The main wreckage, which came to rest inverted, included the burnt and charred remains of the fuselage frame and empennage, main landing gear assembly, engine, and propeller. Most of the fuselage, including the cockpit and instrument panel, was destroyed by fire, so no reliable readings could be obtained from any of the instruments, gauges, or radios. Flight control continuity for the aileron and elevator controls could not be established due to extensive fire and impact damage. Control cable continuity was confirmed from the rudder control horns forward to the rudder pedals. The flap selection lever was in the flaps fully retracted position. The entire fuel system, including the header fuel tank, was destroyed by fire.

Mechanical continuity from the engine components to their respective cockpit controls could not be established due to impact and fire damage. The engine had separated from the airframe and came to rest adjacent to the main wreckage. A functional test of the engine was not possible due to extensive impact and fire damage. The wood propeller blades were fragmented during the impact and were fire damaged. The carburetor had separated from the engine and was located within the debris field. The internal carburetor float had melted, consistent with prolonged exposure to fire. The upper spark plugs exhibited features consistent with normal engine operation. Both magnetos had separated from the engine, and the impact and fire damage precluded functional testing. Rotation of the crankshaft and camshaft was not possible due to extensive fire and impact damage. A partial disassembly of the engine did not reveal any preimpact anomalies with the crankshaft, cylinders, valves, valve seats, pistons, and connecting rods. Although the engine exhibited significant impact and fire damage, there was no evidence of a mechanical malfunction that would have precluded normal operation during the flight. 

Medical And Pathological Information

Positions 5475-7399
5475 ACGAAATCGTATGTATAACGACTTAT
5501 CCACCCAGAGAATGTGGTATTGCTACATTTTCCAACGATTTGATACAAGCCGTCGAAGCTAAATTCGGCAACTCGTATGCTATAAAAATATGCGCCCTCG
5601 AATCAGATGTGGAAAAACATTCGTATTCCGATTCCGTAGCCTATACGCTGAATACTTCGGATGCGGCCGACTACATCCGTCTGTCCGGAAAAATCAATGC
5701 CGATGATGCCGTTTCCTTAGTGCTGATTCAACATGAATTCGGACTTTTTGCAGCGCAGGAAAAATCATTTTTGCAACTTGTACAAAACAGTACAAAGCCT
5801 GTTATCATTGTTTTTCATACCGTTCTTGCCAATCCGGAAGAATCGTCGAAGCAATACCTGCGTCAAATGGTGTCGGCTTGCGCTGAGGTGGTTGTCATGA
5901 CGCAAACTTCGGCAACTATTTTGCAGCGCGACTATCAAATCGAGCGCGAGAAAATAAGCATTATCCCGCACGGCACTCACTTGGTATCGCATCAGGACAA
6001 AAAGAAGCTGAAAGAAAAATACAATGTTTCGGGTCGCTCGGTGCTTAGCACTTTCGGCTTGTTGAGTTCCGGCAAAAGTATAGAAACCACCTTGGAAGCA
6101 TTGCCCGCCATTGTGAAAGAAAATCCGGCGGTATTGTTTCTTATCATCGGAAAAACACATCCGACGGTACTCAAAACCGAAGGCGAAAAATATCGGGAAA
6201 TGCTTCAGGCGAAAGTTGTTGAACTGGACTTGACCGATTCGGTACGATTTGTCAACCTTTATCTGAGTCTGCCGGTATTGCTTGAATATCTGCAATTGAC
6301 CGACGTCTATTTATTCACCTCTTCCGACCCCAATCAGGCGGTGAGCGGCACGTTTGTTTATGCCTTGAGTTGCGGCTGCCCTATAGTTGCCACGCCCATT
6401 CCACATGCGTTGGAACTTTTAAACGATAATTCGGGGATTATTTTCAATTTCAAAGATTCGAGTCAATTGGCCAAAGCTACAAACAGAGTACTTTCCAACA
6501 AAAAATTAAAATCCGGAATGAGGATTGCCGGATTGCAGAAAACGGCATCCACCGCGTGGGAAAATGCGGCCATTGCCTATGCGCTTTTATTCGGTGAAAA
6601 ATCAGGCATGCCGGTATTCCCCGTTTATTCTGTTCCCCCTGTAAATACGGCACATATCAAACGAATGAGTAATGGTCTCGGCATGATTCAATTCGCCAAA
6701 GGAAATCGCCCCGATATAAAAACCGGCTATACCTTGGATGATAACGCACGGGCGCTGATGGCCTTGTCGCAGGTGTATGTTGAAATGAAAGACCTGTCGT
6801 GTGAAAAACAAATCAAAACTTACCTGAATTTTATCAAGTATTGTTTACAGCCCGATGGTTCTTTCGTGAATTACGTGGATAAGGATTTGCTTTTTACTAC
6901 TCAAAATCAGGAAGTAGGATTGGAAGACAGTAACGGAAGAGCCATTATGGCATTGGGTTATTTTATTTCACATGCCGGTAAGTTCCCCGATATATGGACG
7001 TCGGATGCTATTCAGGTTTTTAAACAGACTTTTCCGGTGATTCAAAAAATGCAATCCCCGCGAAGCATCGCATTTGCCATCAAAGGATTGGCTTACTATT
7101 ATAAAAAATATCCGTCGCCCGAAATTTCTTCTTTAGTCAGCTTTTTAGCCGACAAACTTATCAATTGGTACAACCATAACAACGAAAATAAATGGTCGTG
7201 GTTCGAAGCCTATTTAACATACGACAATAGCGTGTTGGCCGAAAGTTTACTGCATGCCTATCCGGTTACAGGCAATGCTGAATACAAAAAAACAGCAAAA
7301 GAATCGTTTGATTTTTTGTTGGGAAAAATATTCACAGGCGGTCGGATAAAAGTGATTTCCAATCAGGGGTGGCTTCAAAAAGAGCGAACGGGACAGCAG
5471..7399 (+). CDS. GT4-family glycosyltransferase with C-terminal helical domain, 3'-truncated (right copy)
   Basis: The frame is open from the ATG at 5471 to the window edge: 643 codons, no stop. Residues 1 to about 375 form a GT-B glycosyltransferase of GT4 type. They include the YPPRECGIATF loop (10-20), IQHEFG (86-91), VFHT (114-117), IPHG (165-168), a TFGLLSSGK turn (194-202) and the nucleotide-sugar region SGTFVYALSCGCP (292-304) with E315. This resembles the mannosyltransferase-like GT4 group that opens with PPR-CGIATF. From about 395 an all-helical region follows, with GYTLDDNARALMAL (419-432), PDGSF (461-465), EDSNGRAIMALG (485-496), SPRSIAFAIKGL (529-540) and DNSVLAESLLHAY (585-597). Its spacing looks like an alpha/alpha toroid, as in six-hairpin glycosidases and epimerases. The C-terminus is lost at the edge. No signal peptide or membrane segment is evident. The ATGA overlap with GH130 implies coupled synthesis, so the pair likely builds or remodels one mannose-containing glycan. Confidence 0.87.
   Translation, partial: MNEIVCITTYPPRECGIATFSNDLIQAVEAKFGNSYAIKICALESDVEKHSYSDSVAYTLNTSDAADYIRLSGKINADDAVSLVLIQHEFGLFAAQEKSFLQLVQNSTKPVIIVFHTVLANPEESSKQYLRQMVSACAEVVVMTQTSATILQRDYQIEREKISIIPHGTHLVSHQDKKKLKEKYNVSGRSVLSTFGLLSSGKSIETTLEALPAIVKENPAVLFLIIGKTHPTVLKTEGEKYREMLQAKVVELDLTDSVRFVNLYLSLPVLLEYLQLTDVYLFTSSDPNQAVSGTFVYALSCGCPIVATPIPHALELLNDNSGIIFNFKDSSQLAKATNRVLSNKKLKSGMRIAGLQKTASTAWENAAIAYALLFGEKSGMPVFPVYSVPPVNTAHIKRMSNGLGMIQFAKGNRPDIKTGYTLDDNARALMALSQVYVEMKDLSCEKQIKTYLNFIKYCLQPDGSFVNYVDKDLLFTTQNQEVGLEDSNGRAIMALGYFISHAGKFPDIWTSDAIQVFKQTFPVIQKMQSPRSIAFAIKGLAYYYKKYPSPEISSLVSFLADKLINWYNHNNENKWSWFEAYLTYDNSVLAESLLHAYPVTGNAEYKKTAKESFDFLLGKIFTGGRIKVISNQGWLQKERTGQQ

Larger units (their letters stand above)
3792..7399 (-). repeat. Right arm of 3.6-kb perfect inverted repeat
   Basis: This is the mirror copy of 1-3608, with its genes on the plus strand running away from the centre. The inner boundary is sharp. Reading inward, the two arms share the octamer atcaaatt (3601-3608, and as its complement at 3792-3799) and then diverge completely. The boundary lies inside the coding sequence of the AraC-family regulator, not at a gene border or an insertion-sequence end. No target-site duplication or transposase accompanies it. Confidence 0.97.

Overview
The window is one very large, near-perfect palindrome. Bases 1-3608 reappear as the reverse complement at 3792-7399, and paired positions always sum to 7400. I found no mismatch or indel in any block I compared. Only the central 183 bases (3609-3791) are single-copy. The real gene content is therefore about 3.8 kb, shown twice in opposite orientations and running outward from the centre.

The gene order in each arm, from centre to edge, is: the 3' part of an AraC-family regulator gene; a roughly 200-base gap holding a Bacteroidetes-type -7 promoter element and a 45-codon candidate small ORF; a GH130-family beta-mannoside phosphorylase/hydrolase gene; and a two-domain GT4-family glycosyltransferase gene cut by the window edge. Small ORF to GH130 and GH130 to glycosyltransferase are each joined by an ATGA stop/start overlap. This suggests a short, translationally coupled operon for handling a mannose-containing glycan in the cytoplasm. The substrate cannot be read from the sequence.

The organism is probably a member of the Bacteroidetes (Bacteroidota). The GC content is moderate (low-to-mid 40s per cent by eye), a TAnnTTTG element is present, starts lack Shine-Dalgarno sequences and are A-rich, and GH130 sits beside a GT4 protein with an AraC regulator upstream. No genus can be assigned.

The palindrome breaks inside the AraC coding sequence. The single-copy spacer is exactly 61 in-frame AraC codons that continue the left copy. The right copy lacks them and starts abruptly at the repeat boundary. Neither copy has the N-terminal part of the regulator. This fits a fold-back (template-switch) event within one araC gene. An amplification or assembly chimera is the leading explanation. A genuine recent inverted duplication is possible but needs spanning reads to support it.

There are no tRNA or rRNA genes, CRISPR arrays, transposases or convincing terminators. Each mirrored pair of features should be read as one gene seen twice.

The Bexar County Medical Examiner's Office, San Antonio, Texas, performed an autopsy of the pilot. His cause of death was attributed to multiple blunt force injuries. The autopsy found no evidence of soot inhalation. Toxicology testing performed at the FAA Forensic Sciences Laboratory was negative for ethanol and all tested drugs and medications.

Loss of Visual Reference: Grumman G-164B, N3629E; fatal accident occurred March 27, 2018 in Stockton, San Joaquin County, California


Tyler Graham Haymore




The National Transportation Safety Board did not travel to the scene of this accident.

Additional Participating Entities:
Federal Aviation Administration / Flight Standards District Office; Oakland, California
Honeywell Aerospace; Phoenix, Arizona 
 
Aviation Accident Factual Report - National Transportation Safety Board: https://app.ntsb.gov/pdf

Investigation Docket - National Transportation Safety Board: https://dms.ntsb.gov/pubdms

http://registry.faa.gov/N3629E 

Location: Stockton, CA
Accident Number: WPR18LA113
Date & Time: 03/27/2018, 1405 PDT
Registration: N3629E
Aircraft: SCHWEIZER AIRCRAFT CORP G 164B
Aircraft Damage: Substantial
Defining Event: Loss of visual reference
Injuries: 1 Fatal
Flight Conducted Under: Part 137: Agricultural

On March 27, 2018, about 1405 Pacific daylight time, a Schweizer Aircraft Corporation G-164B restricted category agricultural airplane, N3629E, was substantially damaged after colliding with high transmission power lines and a subsequent impact with terrain about 10 nautical miles southwest of Stockton, California. The commercial pilot was fatally injured. The airplane was owned and operated by Haley Flying Service of Tracy, California, as a Title 14 Code of Federal Regulations Part 137 agricultural application flight, and a flight plan was not filed. Visual meteorological conditions prevailed for the local flight, which had departed the operator's private airstrip about 30 minutes before the time of the accident.

In a statement submitted to the National Transportation Safety Board (NTSB), a company ground crewman who witnessed the accident reported that the field being sprayed had transmission towers angling across it to support transmission power lines. After the pilot finished spraying the field in a north to south orientation, the witness advised the pilot to spray the area on the west side of the transmission towers to ensure proper coverage. As the witness watched the spray being dispensed, he saw "a flash," looked up, and observed the airplane impact the ground. The witness indicated, in a statement to local law enforcement personnel, that, while the pilot was flying southbound below and under two sets of high transmission power lines, the airplane clipped the second set of lines, which caused it to impact the ground nose first. There was no postimpact fire.

Pilot Information

Certificate: Commercial
Age: 29, Male
Airplane Rating(s): Single-engine Land
Seat Occupied: Single
Other Aircraft Rating(s):None 
Restraint Used:
Instrument Rating(s): None
Second Pilot Present: No
Instructor Rating(s): None
Toxicology Performed:Yes 
Medical Certification: Class 2 Without Waivers/Limitations
Last FAA Medical Exam: 10/04/2017
Occupational Pilot: Yes
Last Flight Review or Equivalent: 04/16/2016
Flight Time:  703 hours (Total, all aircraft), 156 hours (Total, this make and model), 604 hours (Pilot In Command, all aircraft), 95 hours (Last 90 days, all aircraft), 41 hours (Last 30 days, all aircraft), 6 hours (Last 24 hours, all aircraft)